Tokyo, Japan – Barack Obama faced the most embarrassing diplomatic standoff to date in his years as U.S. President. It happened during his visit to Japan, the first leg of his multi-nation tour of Asia.
Obama’s advisers sure did a good job in briefing him about Japanese culture and etiquette, so the president knew that a “bow” was the appropriate greeting when meeting with dignitaries and the Japanese people. So when he was introduced to Asimo, the robot at Miraikan, Japan’s major science center located in Daiba, Tokyo, he did what he was supposed to do: bow his head. To his surprise, Asimo didn’t return his bow, but instead offered its robotic arm looking for a handshake, the American way of greeting. Obama froze and didn’t know what to do. And neither did Asimo.
The rest is history. The meeting has now been dubbed as the worst diplomatic standoff ever encountered by a sitting U.S. president.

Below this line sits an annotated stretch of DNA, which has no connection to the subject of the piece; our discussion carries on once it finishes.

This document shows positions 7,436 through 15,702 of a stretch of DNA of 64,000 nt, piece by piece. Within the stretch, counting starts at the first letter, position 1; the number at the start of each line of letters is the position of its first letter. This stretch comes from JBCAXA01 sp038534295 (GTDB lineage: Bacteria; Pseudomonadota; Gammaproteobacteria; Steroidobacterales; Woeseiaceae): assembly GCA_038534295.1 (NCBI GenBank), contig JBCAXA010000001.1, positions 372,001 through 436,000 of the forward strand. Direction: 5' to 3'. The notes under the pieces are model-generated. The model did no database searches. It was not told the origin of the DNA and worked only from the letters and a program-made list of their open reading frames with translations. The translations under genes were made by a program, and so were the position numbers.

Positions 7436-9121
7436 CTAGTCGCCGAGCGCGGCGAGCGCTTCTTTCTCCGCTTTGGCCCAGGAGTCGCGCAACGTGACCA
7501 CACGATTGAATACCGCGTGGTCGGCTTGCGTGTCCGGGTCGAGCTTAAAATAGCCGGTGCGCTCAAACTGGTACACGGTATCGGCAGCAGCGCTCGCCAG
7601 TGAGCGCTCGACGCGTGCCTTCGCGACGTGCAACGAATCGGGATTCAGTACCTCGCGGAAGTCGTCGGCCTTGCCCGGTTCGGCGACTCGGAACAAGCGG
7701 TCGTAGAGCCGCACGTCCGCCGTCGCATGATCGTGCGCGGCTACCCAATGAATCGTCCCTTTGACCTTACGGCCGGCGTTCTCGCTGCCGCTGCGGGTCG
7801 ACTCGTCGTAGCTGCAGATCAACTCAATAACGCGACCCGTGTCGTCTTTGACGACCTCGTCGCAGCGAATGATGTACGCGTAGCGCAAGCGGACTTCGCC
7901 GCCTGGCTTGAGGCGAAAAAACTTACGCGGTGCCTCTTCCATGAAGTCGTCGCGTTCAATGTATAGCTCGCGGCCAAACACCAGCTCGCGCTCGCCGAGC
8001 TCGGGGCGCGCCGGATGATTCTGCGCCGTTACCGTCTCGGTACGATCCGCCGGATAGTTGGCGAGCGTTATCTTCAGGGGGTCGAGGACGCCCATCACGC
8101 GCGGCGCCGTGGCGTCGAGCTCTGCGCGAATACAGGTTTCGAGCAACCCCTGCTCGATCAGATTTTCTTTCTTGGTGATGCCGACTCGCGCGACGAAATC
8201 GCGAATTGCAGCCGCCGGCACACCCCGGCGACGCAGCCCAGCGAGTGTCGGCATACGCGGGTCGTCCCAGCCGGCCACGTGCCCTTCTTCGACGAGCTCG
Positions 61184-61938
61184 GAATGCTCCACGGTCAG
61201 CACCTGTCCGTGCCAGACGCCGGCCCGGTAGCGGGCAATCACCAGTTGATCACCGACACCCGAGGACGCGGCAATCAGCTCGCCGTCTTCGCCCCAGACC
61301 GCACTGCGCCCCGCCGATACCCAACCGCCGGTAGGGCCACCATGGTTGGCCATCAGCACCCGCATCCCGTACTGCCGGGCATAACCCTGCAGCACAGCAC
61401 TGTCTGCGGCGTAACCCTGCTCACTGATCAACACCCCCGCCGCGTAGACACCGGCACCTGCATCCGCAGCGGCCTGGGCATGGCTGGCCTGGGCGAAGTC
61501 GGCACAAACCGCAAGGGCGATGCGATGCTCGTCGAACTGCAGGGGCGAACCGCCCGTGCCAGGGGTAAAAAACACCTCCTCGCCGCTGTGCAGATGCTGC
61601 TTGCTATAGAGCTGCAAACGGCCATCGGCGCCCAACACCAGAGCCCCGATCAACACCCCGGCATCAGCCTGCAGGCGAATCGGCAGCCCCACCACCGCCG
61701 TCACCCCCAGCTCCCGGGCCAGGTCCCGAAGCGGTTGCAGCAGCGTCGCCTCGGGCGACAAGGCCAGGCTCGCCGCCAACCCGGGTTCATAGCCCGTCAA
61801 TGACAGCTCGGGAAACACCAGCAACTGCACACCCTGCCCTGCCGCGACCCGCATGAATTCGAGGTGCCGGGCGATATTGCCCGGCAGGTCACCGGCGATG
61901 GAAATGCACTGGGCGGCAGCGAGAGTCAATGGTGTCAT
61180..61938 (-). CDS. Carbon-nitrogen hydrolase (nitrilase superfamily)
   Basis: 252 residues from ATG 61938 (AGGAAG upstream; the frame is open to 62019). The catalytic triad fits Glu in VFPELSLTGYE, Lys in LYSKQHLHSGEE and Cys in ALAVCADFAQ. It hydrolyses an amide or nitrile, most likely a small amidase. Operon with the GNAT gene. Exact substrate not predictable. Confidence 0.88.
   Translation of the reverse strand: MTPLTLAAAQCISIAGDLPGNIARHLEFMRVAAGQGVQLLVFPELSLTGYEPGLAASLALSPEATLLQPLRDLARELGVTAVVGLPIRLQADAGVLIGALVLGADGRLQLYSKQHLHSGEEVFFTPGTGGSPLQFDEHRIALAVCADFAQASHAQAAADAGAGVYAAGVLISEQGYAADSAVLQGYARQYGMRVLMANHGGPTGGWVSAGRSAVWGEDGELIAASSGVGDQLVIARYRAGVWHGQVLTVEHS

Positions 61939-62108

To diffuse the awkward situation, officials at Miraikan asked Asimo to demonstrate to the distinguished visitor its running and soccer skills, and Obama was quite impressed although he admitted he was a little “scared.”
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Tokyo, Japan – Noting that Metro Manila’s traffic, infrastructure and housing problems can no longer be solved by the Philippines’ National Capital Region, Japan has offered to buy Metro Manila for $57 Billion.
The Japanese government, acting on a report by the Japan International Cooperation Agency (JICA), made the offer to Manila Mayor Joseph Estrada and Makati City Mayor Junjun Binay. By purchasing Metro Manila, Japan hopes to implement JICA’s “Dream Plan” to solve once and for all Metro Manila’s decades-old woes.
The dream plan seeks to achieve by 2030, the five “No’s” considered to be the ultimate key to the revival of the dying metropolis : no traffic congestion, no excessive transport cost burden for low-income groups, no households living in high hazard risk areas, no barriers for seamless mobility of people and no air pollution.
Under the purchase proposal, Metro Manila will become a Prefecture of Japan and both the local and national governments of the Philippines will totally give up ownership and control of Metro Manila which consists of 17 cities and towns.
The only remaining obstacle to the proposed purchase is to determine how the $57 Billion will be divided among Philippine President Noynoy Aquino, Estrada, Binay and the rest of the mayors of the cities and towns of the metropolis.